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MASON CITY — Kathy Broman of Mason City, one of about 70 bicyclists participating in the Eighth Annual Ride of Silence in Mason City Wednesday, recalled the day years ago when she was struck by a car while riding her bike.

“I was in college,” she said. “I was riding down the street. It was dusk. The person turned in front of me and they didn’t see well.”

She acknowledges she didn’t have a light on her bike either.

“Both of us were at fault.”

In the days before bicycle helmets were common, Broman, a medical doctor, suffered a mild concussion and had to get her head stitched up, she said.

Held annually to raise awareness of the need for drivers to share the road, the Ride of Silence is also held in memory of bicyclists who have died when struck by motorists.

Steve Schurtz of Mason City, organizer of the event, reported that two bicycle riders were killed in Iowa last year and 23 injured.

Two weeks ago a bike rider was injured in Mason City.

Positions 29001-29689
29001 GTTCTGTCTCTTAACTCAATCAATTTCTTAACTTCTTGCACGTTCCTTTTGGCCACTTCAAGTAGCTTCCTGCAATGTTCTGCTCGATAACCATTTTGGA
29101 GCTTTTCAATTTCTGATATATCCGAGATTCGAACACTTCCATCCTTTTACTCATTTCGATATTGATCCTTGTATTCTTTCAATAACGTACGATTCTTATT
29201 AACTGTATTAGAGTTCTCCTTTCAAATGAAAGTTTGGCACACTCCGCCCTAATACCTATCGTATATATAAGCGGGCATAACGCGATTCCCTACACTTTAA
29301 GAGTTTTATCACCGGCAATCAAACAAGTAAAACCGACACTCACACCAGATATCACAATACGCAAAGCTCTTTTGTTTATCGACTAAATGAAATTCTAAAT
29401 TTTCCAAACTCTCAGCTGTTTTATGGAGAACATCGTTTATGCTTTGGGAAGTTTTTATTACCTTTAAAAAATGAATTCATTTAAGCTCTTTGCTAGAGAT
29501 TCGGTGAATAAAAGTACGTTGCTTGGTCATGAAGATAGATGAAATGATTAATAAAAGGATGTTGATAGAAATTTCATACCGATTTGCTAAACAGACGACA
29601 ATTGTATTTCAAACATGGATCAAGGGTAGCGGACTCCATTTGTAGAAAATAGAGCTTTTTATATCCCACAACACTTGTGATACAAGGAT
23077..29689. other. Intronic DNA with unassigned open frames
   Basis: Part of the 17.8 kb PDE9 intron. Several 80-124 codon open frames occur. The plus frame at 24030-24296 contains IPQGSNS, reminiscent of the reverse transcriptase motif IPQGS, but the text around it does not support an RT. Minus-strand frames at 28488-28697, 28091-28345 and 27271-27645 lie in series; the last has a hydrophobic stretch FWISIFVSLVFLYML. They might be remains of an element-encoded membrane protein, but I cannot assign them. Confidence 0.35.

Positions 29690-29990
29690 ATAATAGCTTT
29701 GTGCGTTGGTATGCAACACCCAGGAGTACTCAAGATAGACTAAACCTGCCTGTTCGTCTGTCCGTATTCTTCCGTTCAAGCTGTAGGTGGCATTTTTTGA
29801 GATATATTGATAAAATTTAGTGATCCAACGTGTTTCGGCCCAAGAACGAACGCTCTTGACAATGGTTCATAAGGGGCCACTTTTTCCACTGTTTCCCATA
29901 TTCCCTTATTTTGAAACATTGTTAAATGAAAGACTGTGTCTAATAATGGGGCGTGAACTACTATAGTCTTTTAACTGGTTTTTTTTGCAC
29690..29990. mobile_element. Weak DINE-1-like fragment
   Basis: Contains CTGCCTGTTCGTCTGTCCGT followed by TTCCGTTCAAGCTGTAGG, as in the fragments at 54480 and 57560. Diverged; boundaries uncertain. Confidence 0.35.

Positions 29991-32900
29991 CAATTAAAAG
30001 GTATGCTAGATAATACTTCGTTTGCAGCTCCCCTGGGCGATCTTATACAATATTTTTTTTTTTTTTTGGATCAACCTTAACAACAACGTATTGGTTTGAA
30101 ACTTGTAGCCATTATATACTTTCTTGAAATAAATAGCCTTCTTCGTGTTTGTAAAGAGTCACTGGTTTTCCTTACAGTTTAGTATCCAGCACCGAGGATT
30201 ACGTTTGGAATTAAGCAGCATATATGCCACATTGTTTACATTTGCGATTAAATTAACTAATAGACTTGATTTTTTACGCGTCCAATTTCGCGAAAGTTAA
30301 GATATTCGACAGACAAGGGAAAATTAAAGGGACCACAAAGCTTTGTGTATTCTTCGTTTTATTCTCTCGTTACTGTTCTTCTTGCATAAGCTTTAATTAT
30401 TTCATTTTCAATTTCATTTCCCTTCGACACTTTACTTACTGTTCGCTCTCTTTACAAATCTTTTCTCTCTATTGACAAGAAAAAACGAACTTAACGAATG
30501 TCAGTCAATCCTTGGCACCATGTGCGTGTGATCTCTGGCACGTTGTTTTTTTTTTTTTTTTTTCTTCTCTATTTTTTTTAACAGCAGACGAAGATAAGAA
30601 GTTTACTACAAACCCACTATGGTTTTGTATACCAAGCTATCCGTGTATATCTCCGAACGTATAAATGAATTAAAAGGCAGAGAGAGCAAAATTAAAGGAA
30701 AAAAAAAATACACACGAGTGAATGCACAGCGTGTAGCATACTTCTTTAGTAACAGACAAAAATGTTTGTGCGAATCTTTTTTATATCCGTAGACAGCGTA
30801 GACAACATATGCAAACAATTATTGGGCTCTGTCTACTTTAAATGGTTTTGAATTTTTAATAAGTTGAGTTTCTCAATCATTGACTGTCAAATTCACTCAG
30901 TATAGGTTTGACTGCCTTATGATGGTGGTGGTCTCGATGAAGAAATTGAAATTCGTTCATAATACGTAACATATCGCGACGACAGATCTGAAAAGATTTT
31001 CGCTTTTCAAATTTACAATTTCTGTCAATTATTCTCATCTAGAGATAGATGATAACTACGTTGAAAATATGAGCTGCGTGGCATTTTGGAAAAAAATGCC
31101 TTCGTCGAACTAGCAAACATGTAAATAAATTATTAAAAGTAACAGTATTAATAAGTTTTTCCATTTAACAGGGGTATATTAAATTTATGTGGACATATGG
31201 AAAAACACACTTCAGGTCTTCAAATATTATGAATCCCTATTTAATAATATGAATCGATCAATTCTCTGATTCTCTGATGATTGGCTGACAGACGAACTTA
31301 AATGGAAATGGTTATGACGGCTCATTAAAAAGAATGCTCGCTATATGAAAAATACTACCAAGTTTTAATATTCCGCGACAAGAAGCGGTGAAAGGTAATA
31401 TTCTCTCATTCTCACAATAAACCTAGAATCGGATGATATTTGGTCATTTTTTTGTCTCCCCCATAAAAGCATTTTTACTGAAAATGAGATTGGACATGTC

He reminded the riders, who started the ride single file, that no talking is allowed during the six-mile ride around Mason City. Speeds must be lower than 12 miles an hour.

The Rev. Duane Miller of Trinity Lutheran Church told the group he has been a bicycle rider for 15 years but this was the first time he participated in the Ride of Silence.

“We come tonight in solidarity with all those around the world who use a bike for transportation and recreation,” he said, in a prayer prior to the ride. “May we ride peacefully and safely.”

An onlooker at the send-off in Central Park was Rick Brush of Clear Lake, who came in honor of his friend, Phil Smith, who was struck and killed seven years ago by a distracted driver while riding his bicycle in Washington State.

“I just came to think about my friend, Phil,” he said. “I miss the guy.”


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